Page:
For the first time ever, a major alcohol association has come out in support of ending federal marijuana prohibition so that states can legalize cannabis without interference.
The Wine & Spirits Wholesalers of America (WSWA) announced “an official policy position in favor of a state’s right to establish a legal, well-regulated, adult-use cannabis marketplace,” in a press release on Thursday.
Today, we became the first and only beverage alcohol association to announce our position in favor of a state's right to establish a legal, well-regulated, adult-use #cannabis marketplace. Read our full statement: https://t.co/0rHHN3aEzU
— WSWA (@WSWAMedia) July 13, 2018
The announcement represented a significant departure from the association’s past statements on marijuana reform. Just two years ago, WSWA said in a sponsored advertisement that it was “neutral on the issue of legalization,” going on to caution congressional officials about the “dangers associated with the abuse and misuse of marijuana,” including drug-impaired driving.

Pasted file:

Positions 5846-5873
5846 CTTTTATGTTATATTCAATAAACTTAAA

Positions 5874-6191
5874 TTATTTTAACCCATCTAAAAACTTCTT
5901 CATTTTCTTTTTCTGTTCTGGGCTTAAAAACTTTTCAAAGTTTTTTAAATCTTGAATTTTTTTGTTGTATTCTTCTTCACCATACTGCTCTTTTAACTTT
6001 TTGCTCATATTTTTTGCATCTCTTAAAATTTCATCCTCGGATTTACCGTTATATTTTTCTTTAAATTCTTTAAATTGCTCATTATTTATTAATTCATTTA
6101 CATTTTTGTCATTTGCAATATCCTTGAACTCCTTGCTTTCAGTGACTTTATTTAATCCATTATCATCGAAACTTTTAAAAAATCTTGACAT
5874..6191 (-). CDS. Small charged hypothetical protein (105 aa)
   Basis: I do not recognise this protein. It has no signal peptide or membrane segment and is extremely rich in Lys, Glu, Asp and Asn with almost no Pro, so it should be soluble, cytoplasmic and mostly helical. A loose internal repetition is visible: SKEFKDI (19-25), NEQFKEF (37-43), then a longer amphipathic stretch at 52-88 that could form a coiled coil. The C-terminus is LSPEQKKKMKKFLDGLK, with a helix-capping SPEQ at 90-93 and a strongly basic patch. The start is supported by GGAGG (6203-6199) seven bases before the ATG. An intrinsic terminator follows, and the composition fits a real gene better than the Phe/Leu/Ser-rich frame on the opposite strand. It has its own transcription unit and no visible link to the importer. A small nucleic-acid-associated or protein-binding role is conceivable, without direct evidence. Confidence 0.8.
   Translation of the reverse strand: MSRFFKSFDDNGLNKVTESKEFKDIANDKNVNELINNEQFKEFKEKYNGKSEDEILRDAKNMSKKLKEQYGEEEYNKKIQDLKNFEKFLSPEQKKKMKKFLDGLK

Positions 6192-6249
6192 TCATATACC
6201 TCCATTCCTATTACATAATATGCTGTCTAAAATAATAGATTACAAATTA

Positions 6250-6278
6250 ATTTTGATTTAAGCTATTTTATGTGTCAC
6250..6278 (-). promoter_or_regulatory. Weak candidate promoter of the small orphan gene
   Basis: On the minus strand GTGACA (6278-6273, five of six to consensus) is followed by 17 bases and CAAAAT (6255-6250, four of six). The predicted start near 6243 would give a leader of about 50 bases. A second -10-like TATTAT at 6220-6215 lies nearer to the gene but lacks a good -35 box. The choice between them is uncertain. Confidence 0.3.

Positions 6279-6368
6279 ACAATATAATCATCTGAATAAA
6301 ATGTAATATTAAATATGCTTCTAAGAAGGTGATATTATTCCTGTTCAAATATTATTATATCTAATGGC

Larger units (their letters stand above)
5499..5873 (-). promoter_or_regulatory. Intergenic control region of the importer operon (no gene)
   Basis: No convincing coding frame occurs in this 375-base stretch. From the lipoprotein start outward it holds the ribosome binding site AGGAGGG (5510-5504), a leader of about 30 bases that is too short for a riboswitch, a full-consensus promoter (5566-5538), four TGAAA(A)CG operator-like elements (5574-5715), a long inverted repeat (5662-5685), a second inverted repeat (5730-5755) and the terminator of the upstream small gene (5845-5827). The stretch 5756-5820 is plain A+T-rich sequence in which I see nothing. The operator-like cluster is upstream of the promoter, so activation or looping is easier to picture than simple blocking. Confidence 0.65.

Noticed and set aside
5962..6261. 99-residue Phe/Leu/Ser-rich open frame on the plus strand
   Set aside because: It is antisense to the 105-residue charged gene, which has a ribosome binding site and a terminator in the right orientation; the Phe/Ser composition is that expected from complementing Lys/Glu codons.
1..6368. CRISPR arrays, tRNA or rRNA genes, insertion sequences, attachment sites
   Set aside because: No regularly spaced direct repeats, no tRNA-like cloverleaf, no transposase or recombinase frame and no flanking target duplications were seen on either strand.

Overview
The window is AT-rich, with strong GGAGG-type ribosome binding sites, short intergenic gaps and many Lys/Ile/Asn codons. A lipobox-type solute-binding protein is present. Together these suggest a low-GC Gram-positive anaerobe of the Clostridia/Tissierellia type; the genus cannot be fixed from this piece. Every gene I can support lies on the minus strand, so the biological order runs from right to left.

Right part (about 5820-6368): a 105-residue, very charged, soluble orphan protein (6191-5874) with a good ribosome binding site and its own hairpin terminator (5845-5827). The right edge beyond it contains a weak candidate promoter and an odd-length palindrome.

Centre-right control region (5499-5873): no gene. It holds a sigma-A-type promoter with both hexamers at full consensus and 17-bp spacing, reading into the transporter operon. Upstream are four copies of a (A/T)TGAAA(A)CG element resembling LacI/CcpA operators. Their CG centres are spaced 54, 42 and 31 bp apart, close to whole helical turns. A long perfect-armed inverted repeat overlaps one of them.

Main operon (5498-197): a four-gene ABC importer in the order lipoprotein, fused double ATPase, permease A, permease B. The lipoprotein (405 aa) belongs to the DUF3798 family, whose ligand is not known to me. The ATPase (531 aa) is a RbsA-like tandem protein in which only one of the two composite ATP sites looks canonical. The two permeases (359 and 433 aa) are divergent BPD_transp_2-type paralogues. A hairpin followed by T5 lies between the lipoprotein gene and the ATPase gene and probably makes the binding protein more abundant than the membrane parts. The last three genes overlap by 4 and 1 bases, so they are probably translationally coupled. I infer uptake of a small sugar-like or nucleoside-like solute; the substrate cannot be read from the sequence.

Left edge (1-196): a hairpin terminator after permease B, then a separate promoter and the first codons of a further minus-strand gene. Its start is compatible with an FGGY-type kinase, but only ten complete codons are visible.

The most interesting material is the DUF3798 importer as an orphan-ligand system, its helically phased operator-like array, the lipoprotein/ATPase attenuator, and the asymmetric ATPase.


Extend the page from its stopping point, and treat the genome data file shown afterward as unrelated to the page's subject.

Now the alcohol trade group is singing a different tune.
“The legal cannabis market continues to expand in the United States, generating $7.2 billion in economic activity in 2016,” Thursday’s press release reads. “WSWA believes that, similar to alcohol, the federal government should give states the power to legalize cannabis, but should ensure they meet an appropriate regulatory threshold.”
“Eight decades ago, Americans acknowledged that the Prohibition of alcohol was a failed policy. The state-based system of regulation, adopted after Prohibition, created a U.S. beverage alcohol market that is the safest, most competitive and best regulated in the world.” — WSWA Acting Executive Vice President for External Affairs Dawson Hobbs
WSWA went on to outline 13 policies it recommended for states that legalize recreational marijuana.
- A minimum age of 21 for purchase, possession and use, along with penalties for providing cannabis to minors;
- Establishment of Driving Under the Influence impaired driving standards;